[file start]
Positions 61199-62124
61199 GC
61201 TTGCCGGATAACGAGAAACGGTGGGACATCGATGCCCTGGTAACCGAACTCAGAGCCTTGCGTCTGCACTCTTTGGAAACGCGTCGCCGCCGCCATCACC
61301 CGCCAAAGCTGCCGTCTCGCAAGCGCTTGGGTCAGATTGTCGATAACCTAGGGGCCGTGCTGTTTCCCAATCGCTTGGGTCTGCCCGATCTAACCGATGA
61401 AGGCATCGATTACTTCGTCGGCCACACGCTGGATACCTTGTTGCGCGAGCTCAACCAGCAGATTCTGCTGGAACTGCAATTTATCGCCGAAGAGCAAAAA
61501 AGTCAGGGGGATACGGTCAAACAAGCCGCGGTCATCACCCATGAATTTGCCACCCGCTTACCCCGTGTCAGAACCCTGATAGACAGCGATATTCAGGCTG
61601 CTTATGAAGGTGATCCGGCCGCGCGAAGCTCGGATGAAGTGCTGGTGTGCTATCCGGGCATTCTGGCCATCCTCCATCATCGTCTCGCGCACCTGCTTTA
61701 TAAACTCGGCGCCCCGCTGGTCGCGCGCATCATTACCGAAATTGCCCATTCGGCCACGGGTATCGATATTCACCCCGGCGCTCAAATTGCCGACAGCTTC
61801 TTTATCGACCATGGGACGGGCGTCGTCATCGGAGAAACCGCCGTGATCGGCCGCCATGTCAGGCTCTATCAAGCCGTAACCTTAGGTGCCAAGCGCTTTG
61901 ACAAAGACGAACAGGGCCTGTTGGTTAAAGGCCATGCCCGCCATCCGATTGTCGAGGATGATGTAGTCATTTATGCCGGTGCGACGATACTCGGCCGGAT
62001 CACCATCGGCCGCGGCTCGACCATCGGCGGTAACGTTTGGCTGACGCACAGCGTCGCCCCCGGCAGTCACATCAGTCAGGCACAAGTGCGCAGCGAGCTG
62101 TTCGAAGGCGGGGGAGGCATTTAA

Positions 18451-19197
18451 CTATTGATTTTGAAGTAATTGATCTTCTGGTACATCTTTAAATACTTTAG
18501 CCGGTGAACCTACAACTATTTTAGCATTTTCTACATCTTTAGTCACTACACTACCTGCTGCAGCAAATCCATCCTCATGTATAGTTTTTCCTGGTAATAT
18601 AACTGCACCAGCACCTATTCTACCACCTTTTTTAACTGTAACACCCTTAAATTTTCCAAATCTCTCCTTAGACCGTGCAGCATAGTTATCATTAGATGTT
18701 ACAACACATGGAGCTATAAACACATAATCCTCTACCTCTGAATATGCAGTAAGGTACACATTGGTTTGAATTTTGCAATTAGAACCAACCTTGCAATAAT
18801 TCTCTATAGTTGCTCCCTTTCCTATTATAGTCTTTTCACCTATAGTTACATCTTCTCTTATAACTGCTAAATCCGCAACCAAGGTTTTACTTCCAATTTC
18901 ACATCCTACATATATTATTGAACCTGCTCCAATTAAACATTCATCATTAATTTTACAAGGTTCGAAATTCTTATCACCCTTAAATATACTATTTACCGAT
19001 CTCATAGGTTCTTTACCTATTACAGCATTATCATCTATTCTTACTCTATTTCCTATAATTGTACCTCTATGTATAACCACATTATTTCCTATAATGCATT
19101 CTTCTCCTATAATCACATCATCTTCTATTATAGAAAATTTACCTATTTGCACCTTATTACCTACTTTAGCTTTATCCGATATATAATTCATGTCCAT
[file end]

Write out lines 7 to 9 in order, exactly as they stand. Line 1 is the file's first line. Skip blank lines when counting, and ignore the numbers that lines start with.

61601 CTTATGAAGGTGATCCGGCCGCGCGAAGCTCGGATGAAGTGCTGGTGTGCTATCCGGGCATTCTGGCCATCCTCCATCATCGTCTCGCGCACCTGCTTTA
61701 TAAACTCGGCGCCCCGCTGGTCGCGCGCATCATTACCGAAATTGCCCATTCGGCCACGGGTATCGATATTCACCCCGGCGCTCAAATTGCCGACAGCTTC
61801 TTTATCGACCATGGGACGGGCGTCGTCATCGGAGAAACCGCCGTGATCGGCCGCCATGTCAGGCTCTATCAAGCCGTAACCTTAGGTGCCAAGCGCTTTG